Also, by going through many posts on this forum, I think you'll find a lot of people here prefer gentle "stretch & fold by hand in the bowl " to more conventional kneading method (either by hand or machine).  It's partly because it's easy way to develop the gluten, but also less oxidation will give you better flavoured bread. 

breadpiglet's picture

Many thanks: lots of useful advice there. I'll buy a large Pyrex bowl, I think, so that I can keep an eye on what's happening during the bulk fermentation.

Thanks in particular for the tip on how to test the final proof for readiness. I've never had any real idea of how to know whether it's ready or not, and will definitely try your finger-poke test.

What you say about 'stretch and fold by hand in the bowl' is very interesting. Can you tell me what you mean by that? I saw a friend make a sourdough loaf last year when I stayed for a weekend, and he did the kneading in a bowl as we were talking. I was fascinated, as I thought the traditional kneading on a table top was the only way. His loaf was great, though. Is his method what you're referring to?

Mini Oven's picture
Mini Oven

I think your problems, as you already explained, is with dough moisture.   Yeast needs moisture to work and if the dough is too stiff and dry, the yeast will take a long time.  I actually use this concept to store and slow down sourdough starters for months.  It will slow a normal 8 hour fementation to about 2 days at room temp of 23°C.    :)    

breadpiglet's picture

Thank you :) Sounds like moisture was definitely part of the problem.

Graid's picture

Hrmm.. I'm from the UK, and I've never used anything BUT strong flour, and yet I have not found that my dough is ever dry- in fact it's more often that I find the opposite. Nowadays I'm sometimes even using 'very strong flour' and I don't have that issue. . If I use the Artisan Bread in 5 minutes recipe, my dough turns out like a puddle more often than not (still tastes decent but refuses to be shaped!). Presumably the brand of flour you're using has something to do with it. 300ml for 500g of wholemeal flour sounds exactly right to me, and in fact, I would expect the dough to be tacky and moist at that ratio, not dry. 


However, obviously if your dough does seem over dry then there is something up. You will get to know after a while by the feel whether or not a dough is too dry.


Was it a new load of Dove's yeast though? Even though as someone else mentioned, it's supposed to be storeable in the fridge for a long time, it was my experience that the potency of the yeast decreased over time- I once ruined a loaf by using it, and since then, I've used those tiny little sachets instead, as at least then I know they're always going to be at the same level of strength.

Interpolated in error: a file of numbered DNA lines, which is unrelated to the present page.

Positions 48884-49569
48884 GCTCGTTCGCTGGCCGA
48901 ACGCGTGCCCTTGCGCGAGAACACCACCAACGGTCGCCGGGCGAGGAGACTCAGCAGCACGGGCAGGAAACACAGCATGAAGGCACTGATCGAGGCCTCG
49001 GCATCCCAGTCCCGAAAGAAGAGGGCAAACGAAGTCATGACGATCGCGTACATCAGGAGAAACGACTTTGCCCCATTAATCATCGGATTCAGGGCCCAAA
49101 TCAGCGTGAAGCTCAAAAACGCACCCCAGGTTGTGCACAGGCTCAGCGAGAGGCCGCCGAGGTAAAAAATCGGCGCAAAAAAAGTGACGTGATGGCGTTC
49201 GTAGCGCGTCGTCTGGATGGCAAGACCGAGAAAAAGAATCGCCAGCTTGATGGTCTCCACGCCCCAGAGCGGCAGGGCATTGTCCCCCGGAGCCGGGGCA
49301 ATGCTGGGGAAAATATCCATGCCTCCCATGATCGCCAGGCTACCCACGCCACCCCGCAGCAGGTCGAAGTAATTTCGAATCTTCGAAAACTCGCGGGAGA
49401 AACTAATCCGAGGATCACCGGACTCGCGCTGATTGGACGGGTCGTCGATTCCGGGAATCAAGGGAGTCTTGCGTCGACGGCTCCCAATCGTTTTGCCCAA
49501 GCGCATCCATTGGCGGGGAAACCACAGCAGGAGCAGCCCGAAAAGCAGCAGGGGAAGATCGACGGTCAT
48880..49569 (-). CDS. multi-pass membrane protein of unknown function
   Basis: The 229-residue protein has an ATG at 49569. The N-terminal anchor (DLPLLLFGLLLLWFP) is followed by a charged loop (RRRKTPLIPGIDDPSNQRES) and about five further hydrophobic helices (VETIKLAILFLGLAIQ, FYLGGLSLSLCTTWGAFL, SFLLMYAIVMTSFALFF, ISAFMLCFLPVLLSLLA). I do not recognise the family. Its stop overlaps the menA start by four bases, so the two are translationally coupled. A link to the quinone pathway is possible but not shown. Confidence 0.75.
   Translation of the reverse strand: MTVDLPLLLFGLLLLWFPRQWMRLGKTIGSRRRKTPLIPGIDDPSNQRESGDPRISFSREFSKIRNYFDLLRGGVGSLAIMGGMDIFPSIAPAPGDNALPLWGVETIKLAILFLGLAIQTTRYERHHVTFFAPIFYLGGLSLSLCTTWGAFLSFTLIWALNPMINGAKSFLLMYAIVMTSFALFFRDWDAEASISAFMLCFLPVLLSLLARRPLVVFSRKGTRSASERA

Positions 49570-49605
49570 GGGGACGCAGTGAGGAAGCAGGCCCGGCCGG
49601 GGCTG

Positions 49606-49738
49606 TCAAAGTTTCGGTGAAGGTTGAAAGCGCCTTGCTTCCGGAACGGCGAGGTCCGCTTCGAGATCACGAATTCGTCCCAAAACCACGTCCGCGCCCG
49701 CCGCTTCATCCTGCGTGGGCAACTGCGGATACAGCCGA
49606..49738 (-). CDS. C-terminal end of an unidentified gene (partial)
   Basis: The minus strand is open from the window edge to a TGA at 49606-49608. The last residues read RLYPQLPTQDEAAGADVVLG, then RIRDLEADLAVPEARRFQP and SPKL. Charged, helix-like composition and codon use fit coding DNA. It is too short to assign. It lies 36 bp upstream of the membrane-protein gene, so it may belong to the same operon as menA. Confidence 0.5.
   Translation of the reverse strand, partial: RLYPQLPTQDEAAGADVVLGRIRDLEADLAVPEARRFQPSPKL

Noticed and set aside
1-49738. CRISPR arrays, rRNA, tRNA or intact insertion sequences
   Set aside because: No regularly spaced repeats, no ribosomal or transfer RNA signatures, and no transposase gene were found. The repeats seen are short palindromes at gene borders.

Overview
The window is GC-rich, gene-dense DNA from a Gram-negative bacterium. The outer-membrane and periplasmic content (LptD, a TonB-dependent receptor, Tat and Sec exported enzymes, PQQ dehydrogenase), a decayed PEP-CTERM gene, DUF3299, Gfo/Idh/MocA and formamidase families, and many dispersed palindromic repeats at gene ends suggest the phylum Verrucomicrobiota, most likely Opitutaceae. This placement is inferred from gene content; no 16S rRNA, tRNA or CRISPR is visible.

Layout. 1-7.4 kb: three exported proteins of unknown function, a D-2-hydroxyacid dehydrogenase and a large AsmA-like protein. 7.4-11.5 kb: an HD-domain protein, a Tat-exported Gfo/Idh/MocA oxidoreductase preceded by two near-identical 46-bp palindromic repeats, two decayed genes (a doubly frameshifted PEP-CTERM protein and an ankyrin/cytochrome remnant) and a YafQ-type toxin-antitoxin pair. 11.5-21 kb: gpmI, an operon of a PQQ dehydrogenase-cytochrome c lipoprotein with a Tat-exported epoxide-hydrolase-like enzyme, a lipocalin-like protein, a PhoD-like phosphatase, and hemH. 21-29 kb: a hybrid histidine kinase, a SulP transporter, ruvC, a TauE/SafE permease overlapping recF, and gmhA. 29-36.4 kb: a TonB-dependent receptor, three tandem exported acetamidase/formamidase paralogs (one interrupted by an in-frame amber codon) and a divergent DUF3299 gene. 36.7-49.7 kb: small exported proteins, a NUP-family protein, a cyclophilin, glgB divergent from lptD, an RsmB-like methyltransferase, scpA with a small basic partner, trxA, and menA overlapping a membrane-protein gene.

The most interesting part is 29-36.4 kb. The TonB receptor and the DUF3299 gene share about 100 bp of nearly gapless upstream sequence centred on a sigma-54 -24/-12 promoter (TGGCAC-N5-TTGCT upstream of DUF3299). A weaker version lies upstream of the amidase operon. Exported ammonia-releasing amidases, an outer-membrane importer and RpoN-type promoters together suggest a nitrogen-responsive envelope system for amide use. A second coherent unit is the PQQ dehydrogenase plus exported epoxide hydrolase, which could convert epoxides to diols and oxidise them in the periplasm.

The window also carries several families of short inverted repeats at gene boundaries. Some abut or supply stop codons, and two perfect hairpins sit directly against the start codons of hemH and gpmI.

When baking bread using the sort of methods you read about in ordinary bread books as opposed to the more artisan long fermentation way, baking the bread the same day, I use 1 1/2 teaspoon of yeast and use a rising time of 1 hour 40 minutes, though I usually put it in a slightly warmed oven to do the proofing.  


breadpiglet's picture

Many thanks. I think the yeast may no longer be active, so I'm going to buy a new packet and try again.

What you say about using a slightly warmed oven for proofing is interesting, as it's so cold here during the winter that it's difficult (or impossible) to find a warm spot in the house without putting the heating on, which seems a little OTT for bread-making. How warm do you make the oven? Can the same method be used for the first rising?

Graid's picture

A shame about the yeast but hopefully next time round there will be better results. You can indeed use the oven for both stages of rising. You don't want the temperature in the oven to exceed 40C as it will kill the yeast, and since most ovens start at a temperature higher than that (mine starts at about 90C), what you do is basically put it on at its lowest setting for a short time only. I can't be precise about the time and it would depend on your oven, but you want the metal of the oven racks to be slightly warm but not hot. I typically insulate the bread from the rack of the oven with a cork table mat (I assume any sort of pot rest/insulating mat thing would do the trick for this) , because even though I turn the oven off before it gets hot, a certain amount of heat builds up over time and this can make the dough get rather too warm.